In a column for AdWeek, Jeff Jarvis calls for a mutually beneficial advertising solution for bloggers and marketers. Citing the difficulties both parties face in terms of logistics and trust, Jarvis calls for the following measures:
First, of course, advertisers crave metrics. We need an open-source standard for measurement that tallies not just audience and views but other key values of citizens’ media. Technorati.com counts links to blogs as a measure of authority. We also can track which blogs start conversations. And advertisers can buy sites based not just on the audiences’ demographics but also on the authors’. (Want to launch a new teen idol? Buy ads on blogs by teens.) Ad agencies should be able to search site descriptions and verified traffic data to aggregate the perfect ad hoc groupings of blogs for their campaigns from among the 34 million sites out there.
Second, we need an open-source code for placing ads from any advertiser or network on any participating site. Blogging software should make it easy to include these ad calls, at a blogger’s option. Podcasts and videos, too, need a way to serve and track ads.
Third, we need systems of trust. At the lowest level, advertisers need assurance that a person, not a spamming robot, created each blog. At a higher level, blog networks, ad agencies or media companies will seek out high-quality blogs and vet them to create valued networks they can tailor and sell to marketers. Some direct-response advertisers may be fine with their ads appearing most anywhere, if they get the clicks. But brand advertisers must protect their reputations and will want someone to know and trust the authors.
Eventually, we also need an auction system to automate negotiation of rates. I’ve used systems where I set the rates and others where advertisers set prices, but I believe we need the means to negotiate from both sides to establish true market value. Even before that exists, though, if advertisers can manually find, measure and vet blogs and place ads on them, I am confident their dollars will flow to this new world.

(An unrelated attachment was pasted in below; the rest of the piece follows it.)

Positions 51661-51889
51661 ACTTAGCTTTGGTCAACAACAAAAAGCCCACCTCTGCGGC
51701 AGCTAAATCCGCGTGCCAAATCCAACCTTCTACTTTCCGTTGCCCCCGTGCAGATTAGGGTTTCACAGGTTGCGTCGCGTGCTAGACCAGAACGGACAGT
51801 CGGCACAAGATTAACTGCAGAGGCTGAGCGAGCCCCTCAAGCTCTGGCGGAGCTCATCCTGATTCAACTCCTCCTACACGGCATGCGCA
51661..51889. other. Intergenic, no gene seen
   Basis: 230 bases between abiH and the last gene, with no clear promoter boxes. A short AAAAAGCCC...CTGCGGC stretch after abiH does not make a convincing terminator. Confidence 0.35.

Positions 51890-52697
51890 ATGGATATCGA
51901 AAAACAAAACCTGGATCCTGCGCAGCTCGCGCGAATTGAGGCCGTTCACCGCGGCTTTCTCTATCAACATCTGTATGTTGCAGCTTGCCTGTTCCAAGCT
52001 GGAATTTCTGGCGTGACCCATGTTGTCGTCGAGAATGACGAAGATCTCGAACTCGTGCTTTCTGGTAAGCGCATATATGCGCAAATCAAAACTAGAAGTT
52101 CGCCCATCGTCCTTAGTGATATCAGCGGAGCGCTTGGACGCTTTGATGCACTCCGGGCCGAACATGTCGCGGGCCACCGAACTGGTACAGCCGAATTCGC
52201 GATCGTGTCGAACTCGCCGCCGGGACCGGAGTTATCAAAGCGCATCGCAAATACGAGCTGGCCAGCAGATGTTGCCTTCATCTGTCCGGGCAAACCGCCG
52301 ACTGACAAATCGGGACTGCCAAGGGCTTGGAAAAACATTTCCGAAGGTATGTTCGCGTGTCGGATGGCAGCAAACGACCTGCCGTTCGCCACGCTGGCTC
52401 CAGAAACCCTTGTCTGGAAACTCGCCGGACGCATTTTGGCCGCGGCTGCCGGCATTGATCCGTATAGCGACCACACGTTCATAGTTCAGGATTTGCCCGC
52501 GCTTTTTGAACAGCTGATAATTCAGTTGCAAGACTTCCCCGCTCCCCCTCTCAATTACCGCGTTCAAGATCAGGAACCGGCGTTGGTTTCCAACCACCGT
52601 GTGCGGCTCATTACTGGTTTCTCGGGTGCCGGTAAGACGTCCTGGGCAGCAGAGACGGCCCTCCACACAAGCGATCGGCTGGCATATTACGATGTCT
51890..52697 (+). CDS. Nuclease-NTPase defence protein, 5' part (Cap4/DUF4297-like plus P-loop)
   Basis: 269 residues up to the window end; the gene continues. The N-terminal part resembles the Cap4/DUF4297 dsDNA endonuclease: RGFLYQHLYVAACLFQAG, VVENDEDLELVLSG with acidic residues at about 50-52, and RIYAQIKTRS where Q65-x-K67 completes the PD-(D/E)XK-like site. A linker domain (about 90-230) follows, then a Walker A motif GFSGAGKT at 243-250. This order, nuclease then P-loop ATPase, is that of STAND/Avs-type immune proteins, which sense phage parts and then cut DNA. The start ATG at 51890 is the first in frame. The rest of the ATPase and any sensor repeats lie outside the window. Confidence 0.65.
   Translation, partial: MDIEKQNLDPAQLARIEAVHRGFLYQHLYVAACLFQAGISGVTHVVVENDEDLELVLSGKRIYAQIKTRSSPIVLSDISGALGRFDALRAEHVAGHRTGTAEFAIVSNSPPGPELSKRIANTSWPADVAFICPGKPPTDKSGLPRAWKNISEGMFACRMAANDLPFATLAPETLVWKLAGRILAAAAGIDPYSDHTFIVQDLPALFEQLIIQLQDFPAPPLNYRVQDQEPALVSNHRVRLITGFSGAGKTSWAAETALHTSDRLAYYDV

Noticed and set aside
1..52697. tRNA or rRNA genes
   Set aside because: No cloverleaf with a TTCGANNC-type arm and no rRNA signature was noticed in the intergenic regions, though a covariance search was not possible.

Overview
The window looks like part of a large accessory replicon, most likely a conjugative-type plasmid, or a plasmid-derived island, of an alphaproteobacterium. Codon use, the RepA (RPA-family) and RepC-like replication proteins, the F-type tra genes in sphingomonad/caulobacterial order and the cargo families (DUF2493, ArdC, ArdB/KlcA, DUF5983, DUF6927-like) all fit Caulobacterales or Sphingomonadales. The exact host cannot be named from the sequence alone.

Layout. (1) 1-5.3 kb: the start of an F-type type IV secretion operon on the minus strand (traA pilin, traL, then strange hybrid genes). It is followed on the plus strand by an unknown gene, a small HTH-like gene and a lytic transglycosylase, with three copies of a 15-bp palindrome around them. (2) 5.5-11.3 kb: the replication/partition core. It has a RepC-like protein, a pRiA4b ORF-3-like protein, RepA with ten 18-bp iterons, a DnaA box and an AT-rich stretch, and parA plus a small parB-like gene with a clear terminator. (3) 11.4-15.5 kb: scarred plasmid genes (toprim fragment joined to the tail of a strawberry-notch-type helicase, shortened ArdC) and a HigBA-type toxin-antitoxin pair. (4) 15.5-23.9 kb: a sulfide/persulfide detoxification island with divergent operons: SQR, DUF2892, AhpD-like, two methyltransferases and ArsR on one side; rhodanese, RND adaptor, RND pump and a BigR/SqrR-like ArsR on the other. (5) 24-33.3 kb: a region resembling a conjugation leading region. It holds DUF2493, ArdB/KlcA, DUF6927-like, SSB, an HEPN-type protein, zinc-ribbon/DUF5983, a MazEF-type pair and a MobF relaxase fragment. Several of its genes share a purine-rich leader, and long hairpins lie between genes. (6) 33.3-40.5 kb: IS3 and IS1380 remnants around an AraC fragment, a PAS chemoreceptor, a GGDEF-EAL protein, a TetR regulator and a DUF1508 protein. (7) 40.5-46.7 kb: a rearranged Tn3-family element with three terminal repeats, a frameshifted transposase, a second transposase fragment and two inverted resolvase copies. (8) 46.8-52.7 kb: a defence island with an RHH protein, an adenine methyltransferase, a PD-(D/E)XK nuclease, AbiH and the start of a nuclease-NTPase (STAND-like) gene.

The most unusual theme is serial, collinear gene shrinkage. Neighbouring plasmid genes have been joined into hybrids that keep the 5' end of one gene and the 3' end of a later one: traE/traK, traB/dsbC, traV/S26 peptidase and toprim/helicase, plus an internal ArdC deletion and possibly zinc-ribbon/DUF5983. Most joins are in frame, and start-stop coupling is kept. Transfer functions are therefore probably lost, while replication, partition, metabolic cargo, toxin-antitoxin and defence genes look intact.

So, in Jarvis's solution, we're looking at a world where bloggers can easily add code to their sites to serve up the types of ads their comfortable with advertising the goods and services their comfortable with.
Advertisers are looking at an opportunity to run their ads across a broad array of very targeted niche sites, free of splogs. For brand protection, they can hand-pick the blogs on which their ads will appear.
And both parties are looking at negotiable rates.
Sounds about right -- this is the kind of advertising model that might just work. Sort of a splog-free adSense on steroids. But who could we trust to create such an environment? What brave soul would venture into the wild frontier of blogger-advertiser negotiations?
Jeff Jarvis, natch. Jarvis ends his article/post with this news:
Jarvis Coffin, president-CEO of BURST! Media, and I are beginning to organize a trade group for citizens’ media, which could begin to set measurement standards and perform research on the medium. An open-source ad call could be established by a meeting of interested parties. Agencies, media companies and analytics companies can then use these tools to find, vet and aggregate high-quality collections of citizens’ media. And some smart entrepreneur-or perhaps eBay-could run an auction marketplace. There’s a brand new medium out here owned by all our customers that’s just waiting for us to act.